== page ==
Data from successful attenuated lentiviral vaccine studies indicate that fully mature Env-specific antibodies characterized by high titer, high avidity, and the predominant recognition of conformational epitopes are associated with protective efficacy. Although vaccination with a DNA prime/recombinant vaccinia-vectored vaccine boost strategy has been found to be effective in some trials with non-human primate/simian/human immunodeficiency virus (SHIV) models, it remains unclear whether this vaccination strategy could elicit mature equine infectious anemia virus (EIAV) Env-specific antibodies, thus protecting vaccinated horses against EIAV infection. Therefore, in this pilot study we vaccinated horses using a strategy based on DNA prime/recombinant Tiantan vaccinia (rTTV)-vectored vaccines encoding EIAV env and gag genes, and observed the development of Env-specific antibodies, neutralizing antibodies, and p26-specific antibodies. Vaccination with DNA induced low titer, low avidity, and the predominant recognition of linear epitopes by Env-specific antibodies, which was enhanced by boosting vaccinations with rTTV vaccines. However, the maturation levels of Env-specific antibodies induced by the DNA/rTTV vaccines were significantly lower than those induced by the attenuated vaccine EIAVFDDV. Additionally, DNA/rTTV vaccines did not elicit broadly neutralizing antibodies. After challenge with a virulent EIAV strain, all of the vaccinees and control horses died from EIAV disease. These data indicate that the regimen of DNA prime/rTTV vaccine boost did not induce mature Env-specific antibodies, which might have contributed to immune protection failure.
doi:10.1089/vim.2012.0014
PMCID: PMC3518545  PMID: 23171359
8.  Interleukin-22 deficiency alters colonic microbiota to be transmissible and colitogenic 
Interleukin-22 (IL-22) is a good candidate to play a critical role in regulating gut microbiota because it is an important inducer of antimicrobial peptides and mucins in the gut. However, whether IL-22 participates into immune homeostasis by way of modulating gut microbiota remains to be elucidated. In this study, we find through 16S rRNA gene pyrosequencing analysis that healthy IL-22 deficient mice had altered colonic microbiota, notably with decreased abundance of some genera including Lactobacillus and increased levels of others. Mice harboring this altered microbiota exhibited more severe disease during experimentally-induced colitis. Interestingly, this altered gut microbiota can be transmitted to co-housed wild-type animals along with the increased susceptibility to this colitis, indicating an important role of IL-22 in shaping the homeostatic balance between immunity and colonic microbiota for host health.
doi:10.4049/jimmunol.1300016
PMCID: PMC3646987  PMID: 23585682
9.  Structural resilience of the gut microbiota in adult mice under high-fat dietary perturbations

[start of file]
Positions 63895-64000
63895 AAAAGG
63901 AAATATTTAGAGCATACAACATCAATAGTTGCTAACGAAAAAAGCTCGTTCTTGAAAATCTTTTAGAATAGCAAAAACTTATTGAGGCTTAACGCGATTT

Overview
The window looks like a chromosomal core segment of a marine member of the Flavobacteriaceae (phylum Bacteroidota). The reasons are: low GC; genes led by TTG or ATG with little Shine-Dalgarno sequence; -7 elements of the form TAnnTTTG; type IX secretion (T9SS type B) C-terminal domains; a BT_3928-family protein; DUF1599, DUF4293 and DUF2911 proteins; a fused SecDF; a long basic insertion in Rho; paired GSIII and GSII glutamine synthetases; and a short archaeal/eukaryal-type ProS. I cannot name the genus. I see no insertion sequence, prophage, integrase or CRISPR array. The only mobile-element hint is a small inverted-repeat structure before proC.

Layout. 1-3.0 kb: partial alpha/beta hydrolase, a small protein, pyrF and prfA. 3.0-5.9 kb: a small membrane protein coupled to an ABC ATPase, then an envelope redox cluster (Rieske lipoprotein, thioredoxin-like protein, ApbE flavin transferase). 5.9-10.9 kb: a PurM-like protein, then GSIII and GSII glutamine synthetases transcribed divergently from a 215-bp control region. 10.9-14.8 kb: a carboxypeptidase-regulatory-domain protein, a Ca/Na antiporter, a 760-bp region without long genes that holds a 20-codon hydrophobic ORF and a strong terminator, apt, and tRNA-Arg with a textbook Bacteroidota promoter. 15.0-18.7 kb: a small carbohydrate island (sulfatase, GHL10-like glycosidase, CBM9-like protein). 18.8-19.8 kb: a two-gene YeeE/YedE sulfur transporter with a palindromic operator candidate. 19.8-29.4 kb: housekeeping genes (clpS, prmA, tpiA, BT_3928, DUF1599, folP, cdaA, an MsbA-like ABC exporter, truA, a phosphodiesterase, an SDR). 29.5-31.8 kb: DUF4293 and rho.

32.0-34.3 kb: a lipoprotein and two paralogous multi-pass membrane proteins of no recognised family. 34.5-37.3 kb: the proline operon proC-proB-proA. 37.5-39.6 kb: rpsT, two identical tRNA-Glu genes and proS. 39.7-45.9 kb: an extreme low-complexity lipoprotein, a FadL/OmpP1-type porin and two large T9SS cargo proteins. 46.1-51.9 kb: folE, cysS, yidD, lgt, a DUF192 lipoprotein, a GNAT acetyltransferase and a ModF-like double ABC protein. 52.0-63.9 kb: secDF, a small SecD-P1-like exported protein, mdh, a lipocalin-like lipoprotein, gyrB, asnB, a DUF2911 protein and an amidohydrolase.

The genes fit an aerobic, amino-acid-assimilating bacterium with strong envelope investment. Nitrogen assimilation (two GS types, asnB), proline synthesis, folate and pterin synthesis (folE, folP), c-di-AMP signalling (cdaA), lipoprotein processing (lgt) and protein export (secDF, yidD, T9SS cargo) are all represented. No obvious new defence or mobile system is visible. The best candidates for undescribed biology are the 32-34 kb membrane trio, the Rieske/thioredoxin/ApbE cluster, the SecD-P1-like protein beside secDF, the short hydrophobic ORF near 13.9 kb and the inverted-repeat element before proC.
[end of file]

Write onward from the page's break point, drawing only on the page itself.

The ISME Journal  2012;6(10):1848-1857.
Disruption of the gut microbiota by high-fat diet (HFD) has been implicated in the development of obesity. It remains to be elucidated whether the HFD-induced shifts occur at the phylum level or whether they can be attributed to specific phylotypes; additionally, it is unclear to what extent the changes are reversible under normal chow (NC) feeding. One group (diet-induced obesity, DIO) of adult C57BL/6J mice was fed a HFD for 12 weeks until significant obesity and insulin resistance were observed, and then these mice were switched to NC feeding for 10 weeks. Upon switching to NC feeding, the metabolic deteriorations observed during HFD consumption were significantly alleviated. The second group (control, CHO) remained healthy under continuous NC feeding. UniFrac analysis of bar-coded pyrosequencing data showed continued structural segregation of DIO from CHO on HFD. At 4 weeks after switching back to NC, the gut microbiota in the DIO group had already moved back to the CHO space, and continued to progress along the same age trajectory and completely converged with CHO after 10 weeks. Redundancy analysis identified 77 key phylotypes responding to the dietary perturbations. HFD-induced shifts of these phylotypes all reverted to CHO levels over time. Some of these phylotypes exhibited robust age-related changes despite the dramatic abundance variations in response to dietary alternations. These findings suggest that HFD-induced structural changes of the gut microbiota can be attributed to reversible elevation or diminution of specific phylotypes, indicating the significant structural resilience of the gut microbiota of adult mice to dietary perturbations.
doi:10.1038/ismej.2012.27
PMCID: PMC3446802  PMID: 22495068
dietary perturbations; gut microbiota; obesity; resilience
10.  Budget impact and sustainability of medical care management for persons with serious mental illnesses 
The American journal of psychiatry  2011;168(11):1171-1178.
Objective
This study assesses the two-year outcomes, costs, and financial sustainability of a medical care management intervention for community mental health settings.
Method
A total of 407 psychiatric outpatients with serious mental illnesses were randomized to usual care or to a medical care manager, who provided care coordination and education. Two-year follow-up chart reviews and interviews assessed quality and outcomes of care, and costs from both the health system and managerial perspective.